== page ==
David Gammill, chairman of the Oklahoma Wheat Commission Board and a crop insurance agent in southwest Oklahoma, said about 5 percent of the fields he has seen in southwest Oklahoma have been abandoned, or will harvest between five and 15 bushels per acre.
After several successive bad years because of drought, farmers will have to pay more for crop insurance next year, Gammill said.
“The rates go sky high,” Gammill said. “As yield history goes down, the premium goes way up.”
In northern Oklahoma, the harvest won’t begin for about another week. Near Burlington in Alfalfa County, farmer Keith Kisling said he believes this year’s crop will be the poorest he’s harvested in 45 years of farming.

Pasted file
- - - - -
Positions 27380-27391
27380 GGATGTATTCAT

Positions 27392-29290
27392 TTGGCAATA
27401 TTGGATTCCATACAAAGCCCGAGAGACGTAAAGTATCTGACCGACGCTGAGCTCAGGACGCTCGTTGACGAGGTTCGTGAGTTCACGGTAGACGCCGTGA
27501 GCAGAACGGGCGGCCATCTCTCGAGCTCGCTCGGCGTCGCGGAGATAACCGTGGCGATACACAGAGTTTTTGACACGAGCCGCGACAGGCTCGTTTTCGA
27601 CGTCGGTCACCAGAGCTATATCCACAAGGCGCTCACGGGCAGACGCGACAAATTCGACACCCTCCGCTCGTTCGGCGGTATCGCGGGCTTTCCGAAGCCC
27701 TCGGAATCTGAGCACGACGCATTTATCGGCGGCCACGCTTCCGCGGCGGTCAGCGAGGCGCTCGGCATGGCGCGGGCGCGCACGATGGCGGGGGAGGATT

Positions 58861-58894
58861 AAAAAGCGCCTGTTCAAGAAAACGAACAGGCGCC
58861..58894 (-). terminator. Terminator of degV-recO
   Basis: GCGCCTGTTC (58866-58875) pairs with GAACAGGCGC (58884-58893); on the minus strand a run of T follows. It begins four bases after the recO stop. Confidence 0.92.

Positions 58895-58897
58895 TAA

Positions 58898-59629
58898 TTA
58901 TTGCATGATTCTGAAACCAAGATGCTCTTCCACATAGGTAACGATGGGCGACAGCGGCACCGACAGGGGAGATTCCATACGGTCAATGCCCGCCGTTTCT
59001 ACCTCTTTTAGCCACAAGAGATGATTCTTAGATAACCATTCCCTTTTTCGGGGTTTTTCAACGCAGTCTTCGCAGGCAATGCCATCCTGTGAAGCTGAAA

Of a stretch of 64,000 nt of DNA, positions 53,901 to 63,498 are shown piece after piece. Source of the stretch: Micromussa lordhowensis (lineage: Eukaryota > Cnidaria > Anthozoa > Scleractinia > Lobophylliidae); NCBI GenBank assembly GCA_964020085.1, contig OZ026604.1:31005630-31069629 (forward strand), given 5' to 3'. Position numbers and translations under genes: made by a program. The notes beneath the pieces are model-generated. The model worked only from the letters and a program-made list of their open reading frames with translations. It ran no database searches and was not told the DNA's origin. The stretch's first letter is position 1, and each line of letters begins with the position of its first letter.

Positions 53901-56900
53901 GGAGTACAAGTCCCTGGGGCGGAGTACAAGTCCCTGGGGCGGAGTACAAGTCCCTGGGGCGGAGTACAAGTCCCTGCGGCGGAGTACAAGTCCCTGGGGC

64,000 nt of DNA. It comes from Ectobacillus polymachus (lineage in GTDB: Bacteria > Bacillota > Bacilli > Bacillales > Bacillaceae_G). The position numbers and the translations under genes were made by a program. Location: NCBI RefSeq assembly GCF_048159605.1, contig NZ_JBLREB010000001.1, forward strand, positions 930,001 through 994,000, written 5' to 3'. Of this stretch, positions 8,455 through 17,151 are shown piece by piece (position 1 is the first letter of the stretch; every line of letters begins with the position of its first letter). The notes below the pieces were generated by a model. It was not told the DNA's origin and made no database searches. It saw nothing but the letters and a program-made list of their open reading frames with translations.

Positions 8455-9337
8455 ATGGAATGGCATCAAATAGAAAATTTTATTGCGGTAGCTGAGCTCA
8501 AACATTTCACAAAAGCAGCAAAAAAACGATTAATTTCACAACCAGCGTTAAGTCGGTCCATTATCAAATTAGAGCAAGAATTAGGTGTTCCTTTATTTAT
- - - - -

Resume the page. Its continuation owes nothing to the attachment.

“I can’t remember the last time we had half an inch of rain at one time,” Kisling said.
Kisling will have to rely on his federal crop insurance, and hopes for a better harvest next year.
“There won’t be any money to be made, but maybe enough to survive and get another crop next year,” he said.